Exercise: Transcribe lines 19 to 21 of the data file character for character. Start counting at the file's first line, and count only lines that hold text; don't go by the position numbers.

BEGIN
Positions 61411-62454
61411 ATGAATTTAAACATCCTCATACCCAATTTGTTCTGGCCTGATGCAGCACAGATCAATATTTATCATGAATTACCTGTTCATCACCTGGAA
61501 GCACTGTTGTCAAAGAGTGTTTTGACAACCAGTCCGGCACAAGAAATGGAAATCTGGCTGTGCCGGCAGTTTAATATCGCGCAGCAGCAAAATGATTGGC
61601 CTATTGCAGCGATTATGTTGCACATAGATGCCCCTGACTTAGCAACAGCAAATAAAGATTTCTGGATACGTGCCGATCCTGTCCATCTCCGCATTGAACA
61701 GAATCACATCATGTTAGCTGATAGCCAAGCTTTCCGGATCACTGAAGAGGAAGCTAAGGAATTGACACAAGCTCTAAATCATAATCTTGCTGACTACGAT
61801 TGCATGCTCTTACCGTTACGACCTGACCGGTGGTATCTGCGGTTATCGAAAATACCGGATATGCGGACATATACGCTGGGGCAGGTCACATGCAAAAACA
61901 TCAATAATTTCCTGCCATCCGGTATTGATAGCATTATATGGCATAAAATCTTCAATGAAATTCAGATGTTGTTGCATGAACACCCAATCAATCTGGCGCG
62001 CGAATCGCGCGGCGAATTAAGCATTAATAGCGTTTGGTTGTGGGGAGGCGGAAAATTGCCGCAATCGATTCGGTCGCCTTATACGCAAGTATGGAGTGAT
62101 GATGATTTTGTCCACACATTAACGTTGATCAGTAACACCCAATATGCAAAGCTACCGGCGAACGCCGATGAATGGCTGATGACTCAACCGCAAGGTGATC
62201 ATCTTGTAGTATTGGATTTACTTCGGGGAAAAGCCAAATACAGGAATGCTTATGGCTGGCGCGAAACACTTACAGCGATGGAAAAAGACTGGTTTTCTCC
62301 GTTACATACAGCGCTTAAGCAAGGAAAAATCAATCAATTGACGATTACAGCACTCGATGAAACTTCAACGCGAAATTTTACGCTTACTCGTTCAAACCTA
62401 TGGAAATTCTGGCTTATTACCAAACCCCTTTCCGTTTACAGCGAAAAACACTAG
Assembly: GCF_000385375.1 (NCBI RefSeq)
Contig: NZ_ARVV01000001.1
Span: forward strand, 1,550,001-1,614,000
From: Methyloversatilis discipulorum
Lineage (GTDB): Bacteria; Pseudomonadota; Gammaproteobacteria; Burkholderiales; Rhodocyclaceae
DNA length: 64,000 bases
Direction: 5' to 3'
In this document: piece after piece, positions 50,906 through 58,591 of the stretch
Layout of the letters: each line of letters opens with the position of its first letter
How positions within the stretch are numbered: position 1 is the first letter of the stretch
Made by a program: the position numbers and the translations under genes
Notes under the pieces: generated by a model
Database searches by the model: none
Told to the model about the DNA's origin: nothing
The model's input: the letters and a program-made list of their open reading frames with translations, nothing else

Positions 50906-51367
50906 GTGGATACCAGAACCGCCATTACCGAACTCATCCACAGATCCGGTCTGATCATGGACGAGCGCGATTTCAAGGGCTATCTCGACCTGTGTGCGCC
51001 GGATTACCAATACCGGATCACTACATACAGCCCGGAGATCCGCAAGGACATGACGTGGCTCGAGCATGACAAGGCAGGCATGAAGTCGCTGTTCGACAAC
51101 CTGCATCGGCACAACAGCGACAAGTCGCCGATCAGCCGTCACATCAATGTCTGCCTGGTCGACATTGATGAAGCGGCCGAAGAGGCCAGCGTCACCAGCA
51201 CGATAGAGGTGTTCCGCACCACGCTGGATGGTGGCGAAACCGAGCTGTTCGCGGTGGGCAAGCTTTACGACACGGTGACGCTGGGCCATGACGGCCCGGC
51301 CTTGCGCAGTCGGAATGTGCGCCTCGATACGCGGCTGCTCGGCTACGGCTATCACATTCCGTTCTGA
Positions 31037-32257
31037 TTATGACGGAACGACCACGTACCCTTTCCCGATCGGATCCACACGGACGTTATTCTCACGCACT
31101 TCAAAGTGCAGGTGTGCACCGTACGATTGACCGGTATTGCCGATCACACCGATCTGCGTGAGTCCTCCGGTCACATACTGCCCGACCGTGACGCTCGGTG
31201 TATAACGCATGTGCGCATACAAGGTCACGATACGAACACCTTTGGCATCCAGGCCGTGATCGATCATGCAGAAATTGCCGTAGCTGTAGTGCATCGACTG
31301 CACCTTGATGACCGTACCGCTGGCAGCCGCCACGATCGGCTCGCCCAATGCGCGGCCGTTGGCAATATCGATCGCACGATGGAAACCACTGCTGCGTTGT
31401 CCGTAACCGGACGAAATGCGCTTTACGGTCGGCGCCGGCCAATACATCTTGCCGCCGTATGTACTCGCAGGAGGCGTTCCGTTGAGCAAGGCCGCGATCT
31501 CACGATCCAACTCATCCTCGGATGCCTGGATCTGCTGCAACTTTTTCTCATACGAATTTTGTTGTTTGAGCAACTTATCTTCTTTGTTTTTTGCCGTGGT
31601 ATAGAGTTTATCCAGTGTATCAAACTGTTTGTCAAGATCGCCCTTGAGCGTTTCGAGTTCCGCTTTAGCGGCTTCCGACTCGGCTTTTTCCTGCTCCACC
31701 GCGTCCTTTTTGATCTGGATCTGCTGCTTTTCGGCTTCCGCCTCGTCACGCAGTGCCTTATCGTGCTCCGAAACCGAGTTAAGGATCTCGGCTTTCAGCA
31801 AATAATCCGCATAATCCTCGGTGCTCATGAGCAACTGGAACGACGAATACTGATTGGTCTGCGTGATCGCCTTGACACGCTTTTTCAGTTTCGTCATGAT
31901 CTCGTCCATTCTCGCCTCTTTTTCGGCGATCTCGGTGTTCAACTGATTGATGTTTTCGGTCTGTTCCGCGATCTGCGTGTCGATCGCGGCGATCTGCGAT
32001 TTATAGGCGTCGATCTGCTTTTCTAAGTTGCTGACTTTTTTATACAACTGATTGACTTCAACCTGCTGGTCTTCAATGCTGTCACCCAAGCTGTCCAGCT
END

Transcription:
Direction: 5' to 3'
In this document: piece after piece, positions 50,906 through 58,591 of the stretch
Layout of the letters: each line of letters opens with the position of its first letter